The New Filibuster Rule

The Democrats have passed a new rule that prevents the filibuster from being used to block confirmation votes for all presidential nominations, except Supreme Court Justices. In passing this rule, the Democrats used the Constitution or Nuclear Option to change the rules.  The Senate rules require 67 votes to end a filibuster of a change in the Senate rules, which would have prevented the Democrats from changing the filibuster rule.  But many people, including yours truly, argue that this Senate rule cannot constitutionally prevent a majority of Senators from changing the filibuster rule. Hence, the name the Constitutional Option.

But this maneuver has also been termed the Nuclear Option for another reason: its use has been deemed to be like a nuclear attack, which will lead to incredible retaliation. When it has been used in the past, it has almost always led to a compromise shortly afterward to avoid the bitter relations that would have otherwise resulted. So I would not be surprised to see some kind of compromise.

Whether or not a compromise occurs, however, this change is likely to have one enduring consequence. It will be used when the Republicans control the Presidency and the Senate, and the Democrats seek to filibuster Republican nominees. People may remember that the practice of filibustering lower court judicial nominees was established by the Democrats in the early years of the Bush Administration. The new rule, unless changed, will prevent them from doing so again.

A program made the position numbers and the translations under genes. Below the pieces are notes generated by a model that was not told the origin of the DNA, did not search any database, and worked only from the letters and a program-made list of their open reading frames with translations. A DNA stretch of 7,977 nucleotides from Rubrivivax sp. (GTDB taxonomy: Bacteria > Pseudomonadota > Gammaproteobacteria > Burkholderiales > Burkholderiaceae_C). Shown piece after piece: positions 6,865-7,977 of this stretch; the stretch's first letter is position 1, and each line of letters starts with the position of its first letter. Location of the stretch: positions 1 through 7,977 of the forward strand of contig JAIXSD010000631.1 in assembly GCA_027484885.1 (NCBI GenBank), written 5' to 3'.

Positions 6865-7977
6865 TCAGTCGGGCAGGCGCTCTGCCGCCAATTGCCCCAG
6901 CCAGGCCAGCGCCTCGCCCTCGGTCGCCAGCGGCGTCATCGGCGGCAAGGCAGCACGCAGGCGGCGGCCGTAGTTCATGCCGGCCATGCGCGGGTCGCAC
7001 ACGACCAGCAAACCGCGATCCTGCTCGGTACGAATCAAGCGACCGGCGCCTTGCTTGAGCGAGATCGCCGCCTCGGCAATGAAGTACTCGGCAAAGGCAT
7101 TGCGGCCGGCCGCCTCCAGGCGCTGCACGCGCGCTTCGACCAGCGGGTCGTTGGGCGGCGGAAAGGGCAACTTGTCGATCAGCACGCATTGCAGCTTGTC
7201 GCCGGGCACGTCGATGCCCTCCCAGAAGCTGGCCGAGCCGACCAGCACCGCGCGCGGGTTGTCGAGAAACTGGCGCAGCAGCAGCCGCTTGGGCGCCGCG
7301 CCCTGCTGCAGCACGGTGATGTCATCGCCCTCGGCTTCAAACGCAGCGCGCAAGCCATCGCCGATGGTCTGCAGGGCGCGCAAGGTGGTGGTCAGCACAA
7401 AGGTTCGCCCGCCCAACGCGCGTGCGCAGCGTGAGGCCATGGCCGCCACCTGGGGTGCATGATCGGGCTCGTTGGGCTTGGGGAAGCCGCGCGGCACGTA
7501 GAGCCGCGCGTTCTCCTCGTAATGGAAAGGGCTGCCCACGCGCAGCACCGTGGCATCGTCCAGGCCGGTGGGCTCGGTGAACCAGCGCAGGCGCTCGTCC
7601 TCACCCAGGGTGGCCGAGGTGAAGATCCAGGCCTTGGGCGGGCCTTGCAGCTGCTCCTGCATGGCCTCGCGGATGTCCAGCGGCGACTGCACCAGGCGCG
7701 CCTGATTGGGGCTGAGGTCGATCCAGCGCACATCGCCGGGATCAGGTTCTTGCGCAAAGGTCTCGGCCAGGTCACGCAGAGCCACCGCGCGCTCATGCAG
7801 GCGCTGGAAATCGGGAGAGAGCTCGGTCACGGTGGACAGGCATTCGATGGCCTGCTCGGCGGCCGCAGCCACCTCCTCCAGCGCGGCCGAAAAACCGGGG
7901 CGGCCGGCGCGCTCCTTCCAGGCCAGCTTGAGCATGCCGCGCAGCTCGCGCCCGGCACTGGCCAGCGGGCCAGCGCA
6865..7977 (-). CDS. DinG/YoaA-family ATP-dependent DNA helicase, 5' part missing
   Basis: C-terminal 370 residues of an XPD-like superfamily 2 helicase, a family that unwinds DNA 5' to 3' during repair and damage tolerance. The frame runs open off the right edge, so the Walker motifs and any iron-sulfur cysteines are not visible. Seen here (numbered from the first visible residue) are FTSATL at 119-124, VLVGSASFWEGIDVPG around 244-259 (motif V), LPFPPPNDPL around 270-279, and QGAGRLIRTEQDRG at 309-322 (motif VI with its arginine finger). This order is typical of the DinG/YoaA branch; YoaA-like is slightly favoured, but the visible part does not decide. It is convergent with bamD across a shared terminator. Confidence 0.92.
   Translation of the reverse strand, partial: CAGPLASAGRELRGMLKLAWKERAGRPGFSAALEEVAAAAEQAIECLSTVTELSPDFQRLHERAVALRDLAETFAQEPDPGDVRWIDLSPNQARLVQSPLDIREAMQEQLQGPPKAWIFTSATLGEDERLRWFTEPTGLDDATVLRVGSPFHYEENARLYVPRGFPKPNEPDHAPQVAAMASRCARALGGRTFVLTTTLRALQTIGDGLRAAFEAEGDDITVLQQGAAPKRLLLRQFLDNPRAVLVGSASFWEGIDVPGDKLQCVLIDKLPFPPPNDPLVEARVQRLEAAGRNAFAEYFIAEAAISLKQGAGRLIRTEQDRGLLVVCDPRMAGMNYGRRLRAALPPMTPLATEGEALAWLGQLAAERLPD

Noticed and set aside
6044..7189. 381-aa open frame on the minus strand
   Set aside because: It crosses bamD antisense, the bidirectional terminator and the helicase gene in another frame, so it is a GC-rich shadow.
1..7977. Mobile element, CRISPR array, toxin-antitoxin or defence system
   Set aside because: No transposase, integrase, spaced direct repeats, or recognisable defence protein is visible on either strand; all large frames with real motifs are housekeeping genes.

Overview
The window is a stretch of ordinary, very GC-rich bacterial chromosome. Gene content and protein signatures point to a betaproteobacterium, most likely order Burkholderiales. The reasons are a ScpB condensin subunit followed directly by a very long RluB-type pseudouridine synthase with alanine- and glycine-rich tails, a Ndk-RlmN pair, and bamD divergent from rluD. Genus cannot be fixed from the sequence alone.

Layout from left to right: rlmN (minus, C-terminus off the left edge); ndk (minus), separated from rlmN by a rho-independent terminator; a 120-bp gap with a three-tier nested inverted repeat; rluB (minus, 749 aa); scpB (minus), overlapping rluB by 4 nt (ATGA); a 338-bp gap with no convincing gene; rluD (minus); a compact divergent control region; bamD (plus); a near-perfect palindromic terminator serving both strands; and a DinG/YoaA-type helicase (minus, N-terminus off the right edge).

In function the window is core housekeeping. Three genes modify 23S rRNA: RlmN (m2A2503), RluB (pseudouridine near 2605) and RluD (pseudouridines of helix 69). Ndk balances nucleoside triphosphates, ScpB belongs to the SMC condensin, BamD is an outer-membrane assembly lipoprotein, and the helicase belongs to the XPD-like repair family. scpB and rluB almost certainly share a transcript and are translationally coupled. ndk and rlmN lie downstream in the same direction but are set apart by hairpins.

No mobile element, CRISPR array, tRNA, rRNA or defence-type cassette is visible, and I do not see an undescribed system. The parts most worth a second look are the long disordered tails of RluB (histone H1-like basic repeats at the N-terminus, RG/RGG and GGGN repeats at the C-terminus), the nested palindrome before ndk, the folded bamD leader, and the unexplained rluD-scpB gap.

Professor Rappaport is Darling Foundation Professor of Law at the University of San Diego, where he also serves as the Director of the Center for the Study of Constitutional Originalism. Professor Rappaport is the author of numerous law review articles in journals such as the Yale Law Journal, the Virginia Law Review, the Georgetown Law Review, and the University of Pennsylvania Law Review.  His book, Originalism and the Good Constitution, which is co-authored with John McGinnis, will be published by the Harvard University Press in 2013.  Professor Rappaport is a graduate of the Yale Law School, where he received a JD and a DCL (Law and Political Theory).

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Comments

  1. djf says

    “It will be used when the Republicans control the Presidency and the Senate, and the Democrats seek to filibuster Republican nominees.”

    If the Republicans ever control the presidency and the senate again. Which does not seem likely. Sadly.

  2. Ken Masugi says

    Vapid Republican rhetoric, which focuses on the fairness of the “process,” led them to ignore the great substantive question of Progressive policy–and the need for conservatives to defeat it. The Republican approach is as dated in politics as debates about judicial activism in judicial matters. Rs should raise the founders’ views of democratic republican politics: Its prime task is to prevent tyranny or bad legislation; it is not to pass legislation (this purpose is Progressivism). Second, failing this principled view, Rs should tie this all to Obamacare. The DC Circuit is a key court for Obamacare. The President is (still) trying to rescue this disaster, this time by packing a court. Various commentators made the Senate rules change an attempt to distract from presidential embarassment over Obamacare. No, no, no–it is an attempt to secure Obamacare by the judiciary. That should be the R’s theme. now, in 2014, and in 2016.

  3. says

    I suspect this is only the beginning, not the end, of changes that will lead to a much different looking Senate, one that resembles the House. Logically, there is no reason under the Senate’s rules to restrict the fillibuster to a subset of nominees rather than all nominees or, in fact, all measures pending before the Senate. Repealing the ACA with 51 votes would, in fact, be a logical extension of this ruling. The fact that a ruling from the chair was made at all so inconsistent with the plain language of Senate rules and history raises the question of whether Senate procedure is anything other than what 51 members agree on at any one time.

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